Best Opening Line

I’ve said it before, but hearing certain bits of Shakespeare spoken aloud makes lightning bolts shoot straight up my spine.  It’s like my brain suddenly tells the rest of my body, “Listen up!  Something good’s happening!  Get on the edge of that seat!” This makes the opening lines particularly special, as those mean “You’re about to get that feeling for the next 2-3 hours.”  I’ve heard it said that the opening sets the tone for the whole play.  The simple “Who goes there?” in Hamlet turns it into a great ghost story once you realize that the wrong guard says it.  Macbeth’s wyrd sisters start the play by confusing audience expectations, asking “When shall we three meet again”, as if we’ve just been dropped into the end of their discussion rather than the beginning.  I think my favorite, though, might be Romeo and Juliet, because I can really bring it all the way back to the first two words:  Two households.  Maybe it’s the geek in me, but I like things binary.  Shakespeare starts out the play by taking the universe of what’s about to unfold and dividing it right down the middle. You’re gonna have the X’s over here, and the not X’s over there.  Everything else is irrelevant, they are effectively the same thing in all variables except for one.  In this case their name, although it dawns on me that decades of directors portraying the conflict as a racial thing seems to diminish the value of the “What’s in a name?” series of speeches.  (For some reason that makes me think of the Star-Belly Sneetches.) What’s your favorite opening scene, and how fast does it hook you?  Do you have to wait for the “good stuff” or is it lightning bolts and edge of the chair action from the first time somebody opens his mouth?

6 thoughts on “Best Opening Line

  1. The easy winner for me is Henry V…

    “O, for a muse of fire…”

  2. I can’t give you a single answer. It usually depends on the production, but I have a couple that usually have a “lighting bolt”, on the edge of my seat sort of beginning.

    I agree with Angela, Henry V is definitely high on the list. Especially in Branagh’s movie when Derek Jacobi is the chorus… I could just melt!

    The Tempest’s opening, if done well, can be a real attention getter. It’s like the start of an adventure story. A ship at sea, a huge storm, the crew scrambling, others arguing… it really starts off with a high energy, dramatic moment. The risks are great, lives are on the line (The King!), and I want to know more!

    I also really love Richard IIIs opening speech. Richard tells us what happened, how he feels, and what he’s going to do about all up-front. It’s a great hook. Now we’re anticipating the action, “how’s he going to do that? What’s gonna happen?”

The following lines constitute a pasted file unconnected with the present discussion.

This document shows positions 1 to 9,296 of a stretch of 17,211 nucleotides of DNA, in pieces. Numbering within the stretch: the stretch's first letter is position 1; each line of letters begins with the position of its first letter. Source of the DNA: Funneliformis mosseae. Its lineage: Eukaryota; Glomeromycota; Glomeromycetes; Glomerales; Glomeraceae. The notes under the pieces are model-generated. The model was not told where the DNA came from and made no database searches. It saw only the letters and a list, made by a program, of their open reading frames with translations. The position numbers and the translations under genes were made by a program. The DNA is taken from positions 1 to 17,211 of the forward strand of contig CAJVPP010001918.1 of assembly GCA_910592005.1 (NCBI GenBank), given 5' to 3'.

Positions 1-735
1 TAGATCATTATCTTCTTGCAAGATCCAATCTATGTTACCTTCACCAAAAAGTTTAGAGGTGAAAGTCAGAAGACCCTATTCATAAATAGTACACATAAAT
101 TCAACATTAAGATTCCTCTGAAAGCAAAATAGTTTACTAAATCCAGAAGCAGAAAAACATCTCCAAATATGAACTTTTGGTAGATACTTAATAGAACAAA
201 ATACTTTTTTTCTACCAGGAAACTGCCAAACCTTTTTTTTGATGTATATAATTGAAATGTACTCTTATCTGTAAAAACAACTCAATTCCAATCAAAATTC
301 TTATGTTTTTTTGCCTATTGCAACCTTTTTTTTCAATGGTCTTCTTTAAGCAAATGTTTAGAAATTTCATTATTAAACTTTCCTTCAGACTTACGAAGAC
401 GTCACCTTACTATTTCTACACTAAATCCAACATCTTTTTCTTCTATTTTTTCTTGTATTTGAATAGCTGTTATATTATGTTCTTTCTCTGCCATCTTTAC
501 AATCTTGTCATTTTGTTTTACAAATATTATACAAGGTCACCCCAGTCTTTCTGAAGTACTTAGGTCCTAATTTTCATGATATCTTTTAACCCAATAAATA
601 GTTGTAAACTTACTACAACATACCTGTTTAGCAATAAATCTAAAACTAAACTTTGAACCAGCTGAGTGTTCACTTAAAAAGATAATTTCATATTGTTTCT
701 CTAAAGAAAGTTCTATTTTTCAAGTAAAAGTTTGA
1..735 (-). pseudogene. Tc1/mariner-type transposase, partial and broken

Shakespeare has a lot of great first scenes, but in production it’s really easy to let the energy and excitement go through the floor. Especially plays that start off in a King or Duke’s court/throneroom/etc. Even in Shakespeare’s slow openings, the good stuff is coming soon.


  3. All right then, Gedaly, let me rephrase it since you’re copping out of the question :). Which play are you willing to “cut the most slack”? You familiar with the pizza rule, about how “even when it’s bad, it’s still pretty good?” Which openings are just so darned good that a production would really have to bend over backwards to screw it up?

    My initial query was actually about the words themselves, not so much about the production. Which ones are the openings where Shakespeare’s given us such powerful words that they are not bound by the actors’ ability to deliver them? Last week I watched an animated seal deliver the “plague on both your houses” line. It won’t exactly win an Oscar, but it’s still a great line. Know what I mean?

  4. If we’re going only by the opening line, let’s say to the first end stop, my favorites would be unlikely choices for other honors from me.

    Henry IV, Part Two starts with Rumor as Prologue who starts the play with “Open your ears; for which of you will stop/The vent of hearing when loud Rumour speaks?” John Gower opens Pericles with a rhyme:

    “To sing a song that old was sung,
    From ashes ancient Gower is come,
    Assuming man’s infirmities,
    To glad your ear, and please your eyes.”

    Prologues aside, the curtain rises on Henry VI, Part One at the funeral of Henry V. Bedford makes his pronouncement:

    “Hung be the heavens with black, yield day to night!”

    Powerful stuff. But my favorite opening line is from one of my least favorite plays, Love’s Labour’s Lost:

    “Let fame, that all hunt after in their lives,
    Live register’d upon our brazen tombs,
    And then grace us in the disgrace of death;
    When, spite of cormorant devouring Time,
    The endeavour of this present breath may buy
    That honour which shall bate his scythe’s keen edge,
    And make us heirs of all eternity.”

  5. I’m famous for skating around a question. It’s how I made it through most of high school. :-p You’re really challenging me to pick just one, so I’ll give you one.

    I’ll have to go with the opening of All’s Well That Ends Well, when the Countess begins, “In delivering my son from me, I bury a second husband.”

    It’s one of those lines that makes one think, “Ooh! What’s going on? What happened? Tell me more!” It’s a good hook to get the reader or audience interested in the characters.


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